Sustainability in civil engineering education: why, what, when, where and how
Proceedings of the Institution of Civil Engineers - Engineering Sustainability
MetadataShow full item record
Fenner, R., Cruickshank, H., & Ainger, C. (2014). Sustainability in civil engineering education: why, what, when, where and how. Proceedings of the Institution of Civil Engineers - Engineering Sustainability, 167 228-237. https://doi.org/10.1680/ensu.14.00002
Drawing on 12 years of experience in leading engineering programmes for sustainability in a UK University, the authors take a wide view of the broad range of skills young civil engineers need to deliver the projects they are involved in more effectively. These include dealing with complexity, uncertainty, environmental limits, change, people, trade-offs, other disciplines and whole life costs. In short the paper asks what education do the next generation of civil engineers need to act sustainability in what Schon (1987) memorably called “the swamp” of professional practice? The paper examines the fundamental principles all engineers should be guided by, the optimum points to discuss such issues in the engineers educational formation, how sustainability in the curricula can be linked to civil engineering practice and specific examples of teaching strategies and pedagogies that the authors have found to be effective. A brief review of UK and international best practice in demonstrating the progress that has already been made towards these goals is also presented.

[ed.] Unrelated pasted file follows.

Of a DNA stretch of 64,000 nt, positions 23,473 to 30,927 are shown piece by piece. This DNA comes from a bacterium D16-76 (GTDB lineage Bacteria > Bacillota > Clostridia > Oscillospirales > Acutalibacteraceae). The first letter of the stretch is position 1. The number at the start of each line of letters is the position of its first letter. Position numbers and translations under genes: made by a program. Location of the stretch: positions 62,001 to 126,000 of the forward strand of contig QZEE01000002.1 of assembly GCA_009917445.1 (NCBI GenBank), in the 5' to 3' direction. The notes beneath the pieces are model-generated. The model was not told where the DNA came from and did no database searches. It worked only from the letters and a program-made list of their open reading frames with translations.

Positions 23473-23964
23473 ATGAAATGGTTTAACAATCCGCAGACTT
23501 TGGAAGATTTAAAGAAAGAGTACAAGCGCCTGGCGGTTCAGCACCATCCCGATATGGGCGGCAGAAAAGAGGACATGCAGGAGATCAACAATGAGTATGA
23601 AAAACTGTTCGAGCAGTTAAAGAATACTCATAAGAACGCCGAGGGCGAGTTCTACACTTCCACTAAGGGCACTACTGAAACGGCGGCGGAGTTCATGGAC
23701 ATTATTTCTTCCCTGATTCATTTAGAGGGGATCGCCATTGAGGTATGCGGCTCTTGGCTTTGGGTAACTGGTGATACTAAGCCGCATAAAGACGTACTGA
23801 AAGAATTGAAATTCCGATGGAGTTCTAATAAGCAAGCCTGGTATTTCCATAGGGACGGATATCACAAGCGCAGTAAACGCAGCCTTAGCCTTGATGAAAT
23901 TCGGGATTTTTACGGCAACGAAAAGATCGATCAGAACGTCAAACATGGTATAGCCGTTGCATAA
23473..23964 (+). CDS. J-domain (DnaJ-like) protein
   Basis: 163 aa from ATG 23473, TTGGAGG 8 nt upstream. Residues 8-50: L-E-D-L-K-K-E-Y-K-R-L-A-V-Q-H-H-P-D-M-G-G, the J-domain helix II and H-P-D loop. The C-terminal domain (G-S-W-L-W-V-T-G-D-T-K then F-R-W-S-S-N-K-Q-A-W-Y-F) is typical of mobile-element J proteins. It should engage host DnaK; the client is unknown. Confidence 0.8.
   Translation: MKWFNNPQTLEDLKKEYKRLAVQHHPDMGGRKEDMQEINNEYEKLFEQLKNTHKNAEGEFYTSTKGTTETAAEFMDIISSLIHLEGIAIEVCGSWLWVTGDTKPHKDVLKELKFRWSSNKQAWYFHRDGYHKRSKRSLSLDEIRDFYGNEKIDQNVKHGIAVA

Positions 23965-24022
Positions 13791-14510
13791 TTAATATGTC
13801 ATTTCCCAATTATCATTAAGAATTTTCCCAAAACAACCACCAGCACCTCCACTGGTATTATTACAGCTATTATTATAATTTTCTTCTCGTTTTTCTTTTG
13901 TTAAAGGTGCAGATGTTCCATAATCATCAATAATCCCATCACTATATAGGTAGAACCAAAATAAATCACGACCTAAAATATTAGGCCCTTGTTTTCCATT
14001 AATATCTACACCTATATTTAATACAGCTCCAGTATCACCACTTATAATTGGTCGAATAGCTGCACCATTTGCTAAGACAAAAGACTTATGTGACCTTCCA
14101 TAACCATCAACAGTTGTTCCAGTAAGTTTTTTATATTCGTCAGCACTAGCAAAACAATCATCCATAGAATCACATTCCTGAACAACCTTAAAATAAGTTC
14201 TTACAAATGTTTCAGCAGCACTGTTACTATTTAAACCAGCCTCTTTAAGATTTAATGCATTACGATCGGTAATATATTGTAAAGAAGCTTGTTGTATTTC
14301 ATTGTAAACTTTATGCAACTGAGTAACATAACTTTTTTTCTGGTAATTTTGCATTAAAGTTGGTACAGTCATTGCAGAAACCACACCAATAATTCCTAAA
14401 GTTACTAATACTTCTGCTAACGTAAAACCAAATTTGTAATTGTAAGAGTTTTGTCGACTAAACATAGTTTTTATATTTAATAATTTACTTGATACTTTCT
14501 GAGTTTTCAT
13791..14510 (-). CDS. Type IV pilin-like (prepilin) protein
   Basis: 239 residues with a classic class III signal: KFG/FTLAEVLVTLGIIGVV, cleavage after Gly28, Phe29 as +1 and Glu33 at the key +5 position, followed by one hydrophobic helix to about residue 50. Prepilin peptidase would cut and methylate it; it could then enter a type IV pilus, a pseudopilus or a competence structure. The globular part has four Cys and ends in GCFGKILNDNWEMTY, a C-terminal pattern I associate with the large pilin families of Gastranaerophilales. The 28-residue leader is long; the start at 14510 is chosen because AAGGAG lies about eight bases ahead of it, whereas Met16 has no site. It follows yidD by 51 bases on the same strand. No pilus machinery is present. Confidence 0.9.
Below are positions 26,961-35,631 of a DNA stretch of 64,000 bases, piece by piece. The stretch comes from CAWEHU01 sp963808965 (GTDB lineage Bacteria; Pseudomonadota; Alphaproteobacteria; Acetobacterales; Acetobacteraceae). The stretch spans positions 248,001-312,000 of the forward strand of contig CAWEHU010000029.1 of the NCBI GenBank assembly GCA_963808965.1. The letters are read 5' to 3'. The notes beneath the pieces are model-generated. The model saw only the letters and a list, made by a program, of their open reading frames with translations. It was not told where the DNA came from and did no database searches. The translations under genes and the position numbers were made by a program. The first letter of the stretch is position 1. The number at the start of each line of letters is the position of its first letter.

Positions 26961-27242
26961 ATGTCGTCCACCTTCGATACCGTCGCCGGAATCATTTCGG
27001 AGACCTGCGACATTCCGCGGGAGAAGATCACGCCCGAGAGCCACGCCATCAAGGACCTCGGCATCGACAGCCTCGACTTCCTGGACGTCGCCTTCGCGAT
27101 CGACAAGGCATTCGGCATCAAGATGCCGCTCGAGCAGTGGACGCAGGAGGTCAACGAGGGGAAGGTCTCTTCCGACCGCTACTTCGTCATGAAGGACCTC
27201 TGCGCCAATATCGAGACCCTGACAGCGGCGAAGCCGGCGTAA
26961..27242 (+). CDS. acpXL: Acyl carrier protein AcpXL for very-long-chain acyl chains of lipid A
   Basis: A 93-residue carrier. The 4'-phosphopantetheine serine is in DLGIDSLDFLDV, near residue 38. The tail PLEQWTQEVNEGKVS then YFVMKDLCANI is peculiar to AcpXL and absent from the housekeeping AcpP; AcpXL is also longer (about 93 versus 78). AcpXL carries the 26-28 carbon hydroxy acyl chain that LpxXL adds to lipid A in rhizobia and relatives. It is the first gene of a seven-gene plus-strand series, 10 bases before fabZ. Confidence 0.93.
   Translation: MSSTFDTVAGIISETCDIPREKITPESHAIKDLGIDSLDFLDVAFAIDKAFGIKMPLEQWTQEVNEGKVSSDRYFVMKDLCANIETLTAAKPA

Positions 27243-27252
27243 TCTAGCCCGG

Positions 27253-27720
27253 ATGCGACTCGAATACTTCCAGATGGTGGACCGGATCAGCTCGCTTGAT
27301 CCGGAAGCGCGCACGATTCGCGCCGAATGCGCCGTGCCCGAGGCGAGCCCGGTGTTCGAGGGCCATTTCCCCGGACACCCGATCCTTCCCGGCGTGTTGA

Education & training, Sustainability, Social Impact, Environment
External DOI: https://doi.org/10.1680/ensu.14.00002
This record's URL: https://www.repository.cam.ac.uk/handle/1810/245487